al-Qastallani in his Mawahib al-laduniyya said that Ibn Masud was one of the Prophet's servants and that he used to bring for the Prophet his cushion (wisada), his tooth-stick (siwak), his two sandals (nalayn), and the water for his ablution. When the Prophet rose he would put his sandals on him; when he sat he would carry his sandals in his arms until he rose.

Holy sandal in the Chamber of the Holy Mantel

“Qastallani mentions the following from one of the greatest Tabiin: Abu Ishaq (al-Zuhri) said: al-Qasim ibn Muhammad (ibn Abu Bakr al-Siddiq) said: Of the proven blessing of the likeness of the Prophet's sandal is that whoever has it in his possession for tabarruk, it will safeguard him from the sedition of rebels and the mastery of enemies, and will be a barrier against every recreant devil and the evil eye of the envious. If the pregnant woman holds it in her right hand at the time of labor, her delivery will be easier by Allah's change and His might.

“al-Qastallani also said that Abu al-Yaman ibn Asakir wrote a volume on the image of the Prophet's sandal, and so did Ibn aHajj al-Andalusi. He relates the account of a pious shaykh by the name of Abu Jafar Ahmad ibn Abd al-Majid:

“I cut the pattern of this sandal for one of my students. He came to me one day and said: "I saw a wonder yesterday from the blessing of this sandal. My wife was suffered from a pain which almost took her life. I placed the sandal on the spot of her pain and said: O Allah, show me the blessing of the owner of this sandal. Allah cured her on the spot."

“al-Munawi and al-Qari mentioned in their commentary on Tirmidhi's al-Shama'il that Ibn al-Arabi said that the sandals are part of the attire of prophets, and the people only left them due to the mud in their lands. He also mentioned that one of the names of the Prophet in the ancient books is sahib al-nalayn or "The wearer of the two sandals."

“Shaykh Yusuf al-Nabahani recited about the Prophet's sandals: wa nalun khadana haybatan li waqariha fa inna mata nakhdau li haybatiha nalu fa daha ala ala al-mafariqi innaha haqiqataha tajun wa surataha nalu

Muhammad's tomb is located behind this fence near Aisha's Room in the Masjid al-Nabawi in Medina.

“A sandal to whose majestic nobility we submit For by submitting to its majesty do we rise: Therefore place it in the highest spot for it is In reality a crown, though its image is a sandal. And when Imam al-Fakhani first saw the Prophet's sandals he recited:

“wa law qila li al-majnuni layla wa wasluha turidu am al-dunya wa ma fi zawayaha laqala ghubarun min turabi nialiha ahabbu ila nafsi wa ashfa li balawaha

“And if Layla's Madman were asked: do you prefer Union with Layla, or the world and its treasures? He would answer: "Dust from the earth of her sandals Is dearer to my soul, and its most soothing remedy."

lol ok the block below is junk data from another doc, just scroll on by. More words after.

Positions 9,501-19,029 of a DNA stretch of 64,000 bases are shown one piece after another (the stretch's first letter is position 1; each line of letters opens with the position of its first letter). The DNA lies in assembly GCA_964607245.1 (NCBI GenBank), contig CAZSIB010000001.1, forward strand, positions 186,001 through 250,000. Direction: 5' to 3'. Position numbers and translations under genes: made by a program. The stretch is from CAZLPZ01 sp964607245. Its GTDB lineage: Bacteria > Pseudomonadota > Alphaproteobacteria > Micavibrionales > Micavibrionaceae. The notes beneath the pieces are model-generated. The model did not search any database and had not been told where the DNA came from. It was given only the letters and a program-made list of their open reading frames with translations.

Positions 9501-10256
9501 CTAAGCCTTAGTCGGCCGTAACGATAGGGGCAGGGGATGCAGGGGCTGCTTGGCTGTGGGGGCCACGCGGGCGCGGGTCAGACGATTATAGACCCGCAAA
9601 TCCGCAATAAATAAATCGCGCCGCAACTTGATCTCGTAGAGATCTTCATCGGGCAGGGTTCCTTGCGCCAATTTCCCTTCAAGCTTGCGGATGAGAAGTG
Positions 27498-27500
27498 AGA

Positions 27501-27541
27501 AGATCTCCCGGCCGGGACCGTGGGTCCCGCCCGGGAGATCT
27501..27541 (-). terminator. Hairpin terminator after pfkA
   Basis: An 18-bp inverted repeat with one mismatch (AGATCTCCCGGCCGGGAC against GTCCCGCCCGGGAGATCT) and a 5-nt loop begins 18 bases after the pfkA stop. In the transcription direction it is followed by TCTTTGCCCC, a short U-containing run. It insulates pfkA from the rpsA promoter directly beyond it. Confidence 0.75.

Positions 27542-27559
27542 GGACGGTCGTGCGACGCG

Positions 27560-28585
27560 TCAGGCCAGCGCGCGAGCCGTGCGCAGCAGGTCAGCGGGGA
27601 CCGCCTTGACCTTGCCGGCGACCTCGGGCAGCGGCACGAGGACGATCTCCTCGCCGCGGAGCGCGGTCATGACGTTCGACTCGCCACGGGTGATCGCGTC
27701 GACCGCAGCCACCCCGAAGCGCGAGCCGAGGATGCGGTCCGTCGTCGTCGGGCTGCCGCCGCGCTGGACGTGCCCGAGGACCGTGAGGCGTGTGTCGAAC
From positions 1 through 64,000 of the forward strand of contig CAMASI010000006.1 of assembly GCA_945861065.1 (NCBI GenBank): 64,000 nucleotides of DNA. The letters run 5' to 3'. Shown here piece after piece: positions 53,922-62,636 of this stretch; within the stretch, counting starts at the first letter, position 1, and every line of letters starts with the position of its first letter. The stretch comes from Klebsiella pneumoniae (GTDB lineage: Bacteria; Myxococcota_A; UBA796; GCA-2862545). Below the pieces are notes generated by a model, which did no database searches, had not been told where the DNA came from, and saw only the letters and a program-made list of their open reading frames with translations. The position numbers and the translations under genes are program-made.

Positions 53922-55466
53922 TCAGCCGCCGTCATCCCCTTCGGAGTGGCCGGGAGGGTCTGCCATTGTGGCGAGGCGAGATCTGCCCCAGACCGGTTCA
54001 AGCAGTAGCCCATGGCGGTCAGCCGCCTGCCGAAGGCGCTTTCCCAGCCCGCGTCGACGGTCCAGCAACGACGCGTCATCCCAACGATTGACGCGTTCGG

“Shihab al-Din Ahmad al-Muqri wrote a book on this which he named Fath al-mutaal fi madh al-nial (The opening of the Most High in the praise of the Prophet's sandals).

“Ashraf Ali al-Tahanawi the Deobandi shaykh wrote a treatise entitled Nayl al-shifa' bi nal al-mustafa (The attainment of cure through the sandals of the Elect One) found in his book Zad al-said (Provision for the fortunate).

dress of Fatima, Muhammad's daughter

“The muhaddith of India Muhammad Zakariyya Kandhalwi said in his translation of Tirmidhi's Shama'il:

“Maulana Ashraf Ali Thaanwi Saahib has written in his kitaab Zaadus Saeed a detailed treatise on the barakaat and virtues of the shoes of Rasulullah Sallallahu Alayhi Wasallam. Those interested in this should read that kitaab (which is available in English). In short, it may be said that it [the Prophet's sandal] has countless qualities. The ulama have experienced it many a time. One is blessed by seeing Rasulullah Sallallahu Alayhi Wasallam in one's dreams; one gains safety from oppressors and every heartfelt desire is attained. Every object is fulfilled by its tawassul (means, petition, request). The method of tawassul is also mentioned therein.

“We see by all the above evidence that tawassul and tabarruk are an intimate and integral part of the practice of the Companions, that it is Sunna, and that no-one denies it except those who deviate from the Sunna and who harbor the disease of ignorance and suspicion in their heart. May Allah protect us from their designs, and may He keep all Muslims unswervingly on the path of Ahl al-Sunna and that of the true Salaf. And Allah knows best.”

Image Sources: Wikimedia Commons and, except Holy Mantle, Daily Sabah,

Text Sources: Internet Islamic History Sourcebook: ; Arab News, Jeddah; “Islam, a Short History” by Karen Armstrong; “A History of the Arab Peoples” by Albert Hourani (Faber and Faber, 1991); “World Religions” edited by Geoffrey Parrinder (Facts on File Publications, New York); “Encyclopedia of the World’s Religions” edited by R.C. Zaehner (Barnes & Noble Books, 1959); Metropolitan Museum of Art, National Geographic, BBC, New York Times, Washington Post, Los Angeles Times, Smithsonian magazine, The Guardian, Al Jazeera, Times of London, The New Yorker, Time, Newsweek, Reuters, Associated Press, AFP, Library of Congress and various books and other publications.

Last updated April 2024